Doolittle, R. (1987) "Of URFS and ORFS" University Science Books, Mill Valley California, USA

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    Replies
    1. I am with you on this Larry - my biggest concern in many evolutionary studies of proteins with low levels of sequence similarity is convergent evolution ...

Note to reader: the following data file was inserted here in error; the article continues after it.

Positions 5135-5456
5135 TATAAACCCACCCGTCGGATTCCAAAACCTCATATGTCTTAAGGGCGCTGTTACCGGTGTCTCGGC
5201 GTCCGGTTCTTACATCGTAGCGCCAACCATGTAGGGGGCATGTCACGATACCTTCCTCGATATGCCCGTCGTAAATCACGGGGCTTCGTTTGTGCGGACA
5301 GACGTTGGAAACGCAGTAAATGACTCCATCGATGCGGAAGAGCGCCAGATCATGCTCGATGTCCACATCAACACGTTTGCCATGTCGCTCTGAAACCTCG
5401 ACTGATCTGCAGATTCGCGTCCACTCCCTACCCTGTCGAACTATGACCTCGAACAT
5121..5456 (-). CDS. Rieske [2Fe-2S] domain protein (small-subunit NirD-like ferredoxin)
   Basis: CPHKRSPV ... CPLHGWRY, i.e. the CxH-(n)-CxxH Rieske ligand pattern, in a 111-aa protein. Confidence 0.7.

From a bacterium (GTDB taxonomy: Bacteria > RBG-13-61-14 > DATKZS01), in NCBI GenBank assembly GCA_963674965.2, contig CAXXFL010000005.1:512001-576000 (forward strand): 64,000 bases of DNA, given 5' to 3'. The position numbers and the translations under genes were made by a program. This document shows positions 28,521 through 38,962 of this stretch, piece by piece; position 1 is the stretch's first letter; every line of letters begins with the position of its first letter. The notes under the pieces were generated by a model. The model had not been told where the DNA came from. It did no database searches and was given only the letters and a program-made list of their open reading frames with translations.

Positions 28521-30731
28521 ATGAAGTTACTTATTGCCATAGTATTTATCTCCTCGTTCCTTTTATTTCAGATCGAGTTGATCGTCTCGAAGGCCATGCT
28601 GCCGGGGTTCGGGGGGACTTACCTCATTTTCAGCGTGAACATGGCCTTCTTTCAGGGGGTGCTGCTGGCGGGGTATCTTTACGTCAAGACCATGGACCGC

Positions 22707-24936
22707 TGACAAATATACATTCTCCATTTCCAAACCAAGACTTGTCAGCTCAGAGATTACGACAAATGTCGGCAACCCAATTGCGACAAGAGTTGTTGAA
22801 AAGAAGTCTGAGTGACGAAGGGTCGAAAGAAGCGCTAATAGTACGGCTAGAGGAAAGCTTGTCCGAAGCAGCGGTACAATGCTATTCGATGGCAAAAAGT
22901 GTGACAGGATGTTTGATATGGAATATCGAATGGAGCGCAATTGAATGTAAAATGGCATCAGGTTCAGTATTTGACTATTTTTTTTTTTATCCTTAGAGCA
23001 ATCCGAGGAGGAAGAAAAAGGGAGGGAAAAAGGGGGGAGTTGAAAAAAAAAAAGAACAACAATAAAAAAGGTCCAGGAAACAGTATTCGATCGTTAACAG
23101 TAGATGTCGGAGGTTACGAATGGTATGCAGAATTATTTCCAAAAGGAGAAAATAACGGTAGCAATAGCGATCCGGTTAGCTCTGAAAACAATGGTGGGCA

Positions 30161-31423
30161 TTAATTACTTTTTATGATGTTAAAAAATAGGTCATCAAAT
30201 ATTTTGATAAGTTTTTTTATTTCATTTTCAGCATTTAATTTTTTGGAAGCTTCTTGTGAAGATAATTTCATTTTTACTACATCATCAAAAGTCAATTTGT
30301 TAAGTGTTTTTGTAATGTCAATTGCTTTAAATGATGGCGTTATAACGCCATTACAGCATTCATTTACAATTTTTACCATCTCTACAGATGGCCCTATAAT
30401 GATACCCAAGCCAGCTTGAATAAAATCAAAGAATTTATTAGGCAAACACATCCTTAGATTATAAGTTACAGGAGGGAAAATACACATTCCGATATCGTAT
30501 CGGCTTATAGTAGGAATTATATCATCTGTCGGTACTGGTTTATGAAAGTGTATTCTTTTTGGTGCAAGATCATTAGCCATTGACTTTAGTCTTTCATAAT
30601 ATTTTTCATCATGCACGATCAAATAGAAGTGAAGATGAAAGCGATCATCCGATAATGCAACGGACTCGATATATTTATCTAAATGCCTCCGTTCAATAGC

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    2. which is why we need methods for separating convergence. It is possible. Proteins that arise convergently should be able to be resolved through statistical evaluation. Our efforts in this area have led us to conclude that even for folds that have evolved many times (e.g. HAD domains), they can be separated and correctly annotated by family using the phylogenetic signals we can derive. This also appears to be true for the 4206 RNA viruses we have performed studies on. If you can separate convergent families with statistical reliability, what would the limits be? :o)